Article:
Some History on the Farm

Shipping Point was acquired by John's Great Grandfather in 1888. Legend has it that he won it in a card game! There is also legend that he won part of it in a card game and sold his interest in Colton's Point to buy the rest. Richard Colton once owned Colton's Point and ran a trading/shipping company from that location and then moved it to Shipping Point.

In the late 1800's into the early 1900's goods were shipped to and from Shipping Point (Green Buoy #3) mentioned in directions. Ox and horse carts came through the property, with merchants loading and unloading goods needed by locals. Items from the area were shipped out for others …tobacco, corn, beans, and more.

The property was actively farmed until the 1920's when times where hard and some of the family moved to Washington, D.C., for jobs as so many people were forced to do during those times. The farm was abandoned little by little over the years until all the crop fields had grown over in beautiful pines, tulip poplar, cherry and oak.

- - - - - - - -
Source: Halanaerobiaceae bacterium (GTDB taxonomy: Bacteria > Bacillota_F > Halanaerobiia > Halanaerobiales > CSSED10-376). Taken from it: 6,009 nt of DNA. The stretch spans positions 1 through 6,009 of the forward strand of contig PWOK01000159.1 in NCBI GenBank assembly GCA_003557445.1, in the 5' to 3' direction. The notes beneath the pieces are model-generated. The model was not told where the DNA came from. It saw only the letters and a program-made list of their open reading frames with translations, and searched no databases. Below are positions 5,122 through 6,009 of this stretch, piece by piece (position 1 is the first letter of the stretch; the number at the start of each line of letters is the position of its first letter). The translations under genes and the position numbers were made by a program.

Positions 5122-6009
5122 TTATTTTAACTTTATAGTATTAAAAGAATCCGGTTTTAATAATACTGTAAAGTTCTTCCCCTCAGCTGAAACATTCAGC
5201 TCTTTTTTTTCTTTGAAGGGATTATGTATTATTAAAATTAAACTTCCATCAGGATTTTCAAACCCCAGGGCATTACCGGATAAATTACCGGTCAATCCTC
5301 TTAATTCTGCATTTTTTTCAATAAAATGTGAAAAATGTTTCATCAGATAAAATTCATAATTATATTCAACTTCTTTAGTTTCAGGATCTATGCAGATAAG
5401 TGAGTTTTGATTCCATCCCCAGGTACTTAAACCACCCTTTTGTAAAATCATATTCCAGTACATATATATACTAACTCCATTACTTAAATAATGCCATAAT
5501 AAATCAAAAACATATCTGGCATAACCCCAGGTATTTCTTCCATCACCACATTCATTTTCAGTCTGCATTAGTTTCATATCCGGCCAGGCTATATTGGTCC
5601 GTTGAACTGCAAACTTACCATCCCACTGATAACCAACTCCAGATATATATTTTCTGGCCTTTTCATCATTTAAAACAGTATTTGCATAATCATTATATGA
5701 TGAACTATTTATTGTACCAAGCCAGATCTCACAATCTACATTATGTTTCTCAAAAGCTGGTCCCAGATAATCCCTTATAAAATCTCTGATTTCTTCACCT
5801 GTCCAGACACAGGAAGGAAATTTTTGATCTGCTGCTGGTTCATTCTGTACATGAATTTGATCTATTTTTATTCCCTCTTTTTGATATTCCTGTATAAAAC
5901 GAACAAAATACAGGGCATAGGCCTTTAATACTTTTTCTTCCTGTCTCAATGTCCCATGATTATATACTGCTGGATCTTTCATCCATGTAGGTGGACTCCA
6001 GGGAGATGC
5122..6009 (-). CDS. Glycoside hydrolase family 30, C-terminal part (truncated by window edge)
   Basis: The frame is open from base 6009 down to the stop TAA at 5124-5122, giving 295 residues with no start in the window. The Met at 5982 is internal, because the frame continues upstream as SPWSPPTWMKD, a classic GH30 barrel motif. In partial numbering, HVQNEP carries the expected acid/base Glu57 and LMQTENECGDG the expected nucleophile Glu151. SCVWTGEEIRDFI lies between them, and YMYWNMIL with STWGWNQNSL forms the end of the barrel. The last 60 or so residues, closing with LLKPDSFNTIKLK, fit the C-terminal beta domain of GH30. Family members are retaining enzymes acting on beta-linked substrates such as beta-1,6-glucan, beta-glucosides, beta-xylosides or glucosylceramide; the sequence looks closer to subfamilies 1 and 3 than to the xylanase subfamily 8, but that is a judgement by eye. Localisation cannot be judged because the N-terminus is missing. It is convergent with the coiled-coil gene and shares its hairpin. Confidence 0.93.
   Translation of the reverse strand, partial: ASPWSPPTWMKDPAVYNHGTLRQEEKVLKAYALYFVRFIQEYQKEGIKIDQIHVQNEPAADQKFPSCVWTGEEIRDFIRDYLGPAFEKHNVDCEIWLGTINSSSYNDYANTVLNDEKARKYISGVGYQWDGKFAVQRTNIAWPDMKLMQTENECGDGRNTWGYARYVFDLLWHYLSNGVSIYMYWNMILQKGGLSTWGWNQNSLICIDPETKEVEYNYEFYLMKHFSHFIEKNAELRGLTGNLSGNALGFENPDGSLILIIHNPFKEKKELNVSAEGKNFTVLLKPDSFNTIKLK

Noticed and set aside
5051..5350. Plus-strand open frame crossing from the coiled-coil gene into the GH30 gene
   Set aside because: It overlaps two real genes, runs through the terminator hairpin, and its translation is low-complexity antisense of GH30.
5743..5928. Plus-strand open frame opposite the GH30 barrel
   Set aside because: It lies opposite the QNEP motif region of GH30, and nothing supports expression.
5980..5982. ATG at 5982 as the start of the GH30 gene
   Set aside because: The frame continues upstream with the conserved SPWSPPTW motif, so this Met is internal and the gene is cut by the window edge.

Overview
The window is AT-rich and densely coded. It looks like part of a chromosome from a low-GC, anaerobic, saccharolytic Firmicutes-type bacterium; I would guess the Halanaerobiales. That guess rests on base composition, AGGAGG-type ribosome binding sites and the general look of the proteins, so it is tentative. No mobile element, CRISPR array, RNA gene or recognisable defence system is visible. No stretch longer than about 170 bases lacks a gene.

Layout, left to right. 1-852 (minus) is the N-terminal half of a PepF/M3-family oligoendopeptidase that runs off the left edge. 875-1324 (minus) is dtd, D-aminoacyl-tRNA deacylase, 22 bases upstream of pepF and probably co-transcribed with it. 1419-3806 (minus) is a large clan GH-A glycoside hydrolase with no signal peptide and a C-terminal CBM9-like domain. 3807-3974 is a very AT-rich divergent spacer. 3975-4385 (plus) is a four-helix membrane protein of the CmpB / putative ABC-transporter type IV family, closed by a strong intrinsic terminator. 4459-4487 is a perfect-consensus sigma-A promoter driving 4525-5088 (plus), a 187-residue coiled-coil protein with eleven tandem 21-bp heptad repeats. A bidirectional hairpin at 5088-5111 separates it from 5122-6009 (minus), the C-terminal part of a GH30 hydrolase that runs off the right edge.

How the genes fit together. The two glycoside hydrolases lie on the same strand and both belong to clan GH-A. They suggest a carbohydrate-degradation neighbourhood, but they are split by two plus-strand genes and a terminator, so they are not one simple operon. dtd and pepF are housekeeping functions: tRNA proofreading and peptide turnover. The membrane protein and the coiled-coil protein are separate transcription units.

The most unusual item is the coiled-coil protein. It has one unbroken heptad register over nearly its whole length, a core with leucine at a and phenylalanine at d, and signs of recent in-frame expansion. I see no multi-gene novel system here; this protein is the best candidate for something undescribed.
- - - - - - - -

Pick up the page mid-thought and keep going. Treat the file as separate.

When John started to manage the farm, a forester was hired and the Colton family once again started actively farming, but instead of tobacco or corn, trees were the crop. A management plan was developed for the entire 130 acres based on the age of the particular stand of trees. Not only the age of the trees, but the affect on the local wildlife was and is always considered before harvesting any trees.

The current plan for Colton's Shipping Point Farm is to retain the acres in trees for wildlife, air and water quality. Visitors can walk the farm and see the many different stands of trees and wildlife they attract..

We have opened our farm so others can still enjoy the peace and serenity of a truly local forest and all it has to offer.

As fourth generation Colton's, John & Karen invite you to step back to the past to help create our future.

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Articles are in pdf format.

News Article 1 Washington Post Article on Colton's PointNews Article 2 Washington Post Article on St. Clement's Lighthouse

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